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‘Earth School’ to keep students connected to nature amid COVID-19

In response to the COVID-19 crisis, a coalition has come together to launch “Earth School,” which provides free, high-quality educational content to help students, parents and teachers around the world who are currently at home.

Inger Andersen
Inger Andersen, Executive Director of UNEP. Photo credit: Mandel Ngan/AFP/Getty Images

Initiated by the United Nations Environment Programme (UNEP) and TED-Ed, Earth School takes students on a 30-day “Adventure” through the natural world.

The curated Earth School content features videos, reading materials and activities – which will be translated into 10 languages – to help students gain an understanding of the environment while considering their role within it.

Available for free on TED-Ed’s website, the initiative has been described as the biggest online learning initiative in UNEP’s history.

According to the UN Educational, Scientific and Cultural Organisation (UNESCO), over 1.5 billion learners are affected by COVID-19 school closures. The pandemic has caused a health, economic, and education crisis; in the age of physical and social constraints, there is a strong need for global science literacy.

Consequently, UNEP and TED-Ed – in coordination with 30 collaborators, including National Geographic, WWF and UNESCO – came together to launch Earth School in just over two weeks. Built for children and youth ages 5-18, it spans 30 school days that run between Earth Day and World Environment Day on June 5, which this year will take place under the banner of Time for Nature.

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TED-Ed creates free, video-based lessons on everything from animals and climate change to underwater farms. It is the educational arm of TED, whose library of thousands of interactive lessons – built by a network of 500,000 educators from across the world – spans all ages and subjects.

Each Adventure was selected by a panel of expert practitioners and caters to different age groups. Each consists of a hands-on experiment and nature discovery. In addition to TED-Ed’s own content, Earth School will feature videos from notable media organisations including National Geographic, PBS LearningMedia and the BBC with the goal of empowering participating students to be caretakers of our planet.

“Billions of children are currently out of school because of COVID-19. But learning cannot stop. COVID-19 has revealed how deeply interconnected all life on this planet is,” said UNEP’s Executive Director, Inger Andersen.

“I am delighted that UNEP, along with TED-Ed and other collaborators, are launching Earth School. Learning about the natural world will be critical to building a better and sustainable future for all,” she added.

“These unprecedented times highlight just how important it is for young people to connect with the natural world and understand science,” said Vicki Phillips, executive vice president and chief education officer at the National Geographic Society.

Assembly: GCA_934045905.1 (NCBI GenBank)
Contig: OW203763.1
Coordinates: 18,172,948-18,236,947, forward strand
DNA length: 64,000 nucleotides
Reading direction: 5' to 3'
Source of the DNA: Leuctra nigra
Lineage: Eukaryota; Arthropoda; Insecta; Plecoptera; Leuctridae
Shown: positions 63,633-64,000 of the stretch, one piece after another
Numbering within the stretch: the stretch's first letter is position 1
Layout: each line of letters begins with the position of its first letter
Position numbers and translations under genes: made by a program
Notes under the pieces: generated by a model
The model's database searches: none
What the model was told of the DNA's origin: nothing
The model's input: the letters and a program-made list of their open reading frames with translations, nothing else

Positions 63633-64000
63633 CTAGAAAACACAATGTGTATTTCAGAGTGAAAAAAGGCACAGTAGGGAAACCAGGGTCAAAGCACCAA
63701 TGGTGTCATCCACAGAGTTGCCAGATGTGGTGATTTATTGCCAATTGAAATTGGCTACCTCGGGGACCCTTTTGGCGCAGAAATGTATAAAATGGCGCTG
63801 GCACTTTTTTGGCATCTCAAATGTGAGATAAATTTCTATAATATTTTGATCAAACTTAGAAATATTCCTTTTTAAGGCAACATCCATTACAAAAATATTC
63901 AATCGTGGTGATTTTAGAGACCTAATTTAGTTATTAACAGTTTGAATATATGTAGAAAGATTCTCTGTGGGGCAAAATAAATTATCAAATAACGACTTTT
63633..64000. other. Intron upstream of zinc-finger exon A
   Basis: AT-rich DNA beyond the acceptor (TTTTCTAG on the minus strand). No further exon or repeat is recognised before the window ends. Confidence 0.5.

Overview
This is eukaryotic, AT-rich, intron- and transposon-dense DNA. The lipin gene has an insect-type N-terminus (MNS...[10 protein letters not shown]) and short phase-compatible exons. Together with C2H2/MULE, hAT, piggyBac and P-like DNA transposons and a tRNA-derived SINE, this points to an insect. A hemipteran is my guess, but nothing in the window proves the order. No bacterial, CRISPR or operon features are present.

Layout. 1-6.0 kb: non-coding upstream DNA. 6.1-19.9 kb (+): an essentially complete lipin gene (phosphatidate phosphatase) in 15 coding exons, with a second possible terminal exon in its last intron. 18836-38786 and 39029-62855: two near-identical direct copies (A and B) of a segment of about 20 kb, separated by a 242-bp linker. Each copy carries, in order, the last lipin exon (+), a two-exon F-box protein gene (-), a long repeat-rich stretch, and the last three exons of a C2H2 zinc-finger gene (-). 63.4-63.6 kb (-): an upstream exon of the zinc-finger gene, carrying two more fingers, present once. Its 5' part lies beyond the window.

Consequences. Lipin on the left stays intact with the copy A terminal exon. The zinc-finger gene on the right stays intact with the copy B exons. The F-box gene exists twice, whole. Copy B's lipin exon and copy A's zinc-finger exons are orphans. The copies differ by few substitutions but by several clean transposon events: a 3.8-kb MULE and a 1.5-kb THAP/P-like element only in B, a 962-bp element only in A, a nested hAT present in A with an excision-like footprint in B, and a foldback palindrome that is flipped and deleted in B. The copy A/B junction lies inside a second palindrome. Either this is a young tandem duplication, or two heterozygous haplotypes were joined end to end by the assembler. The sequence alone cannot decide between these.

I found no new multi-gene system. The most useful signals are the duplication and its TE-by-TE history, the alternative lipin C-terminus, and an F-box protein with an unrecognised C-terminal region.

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“We’re thrilled to join forces with trusted organisations like UNEP and TED-Ed to cultivate a spirit of exploration and build empathy for the Earth, no matter where students are the world – even if it’s from inside their homes, from a window, or on a short walk in the neighborhood.”

“Despite being confined to their homes, this project shows that students, parents and teachers throughout the world can still engage in science-based learning and adventures together. Earth School is a collaboration between so many talented educators and incredible partners from around the world, which is why we’re proud and thrilled to see the initiative feeding the global curiosity of home-bound students, all of whom are the future environmental stewards of our planet.

“This platform is a gateway to some of the most inspiring lessons on nature and the environment, and each lesson comes with practical and fun activities that students can engage with and share,” said Logan Smalley, founding director of TED’s youth and education initiative, TED-Ed.

The lessons were curated by a team of environmental education experts including Kathleen Usher, Jessie Oliver and Juliane Voss, who worked with over 100 contributors in creating Earth School.

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The initiative is in support of SDG 4.7 and the Decade of Delivery and will contribute towards the Global Education Coalition launched by UNESCO last month to convene governments, technology partners and leaders in the education field to keep pupils learning. As part of this coalition, UNEP will be exploring how this content can be adapted and shared with children who aren’t able to access the Internet.

Collaborators who have agreed to support the initiative include: BBC Ideas, Basel, Rotterdam and Stockholm Conventions, Bill Nye the Science Guy, Conservation International, CEE, Earth Day Network, Earth Challenge 2020, Environment Online (ENO), GeSI, International Olympic Committee, IUCN, Institute for Planetary Security, Junior Achievement, Learning in Nature, Littlescribe, Minecraft, National Geographic Society, Ocean Wise, Only One, Royal Geographic Society, SciStarter, Sitra, TAT, and TED-Ed.

Others are the Nature Conservancy, UN Convention on Biodiversity, UN SDSN / TRENDS, UN Technology Innovation Lab, UNCCD, UNDP, UNEP, UNESCO, UNFCCC, UN Food and Agriculture Organization, University of Pennsylvania, Vult Labs, World Association of Girl Guides and Girl Scouts (WAGGGS), World Organization of the Scout Movement (WOSM), Wild Immersion and WWF.

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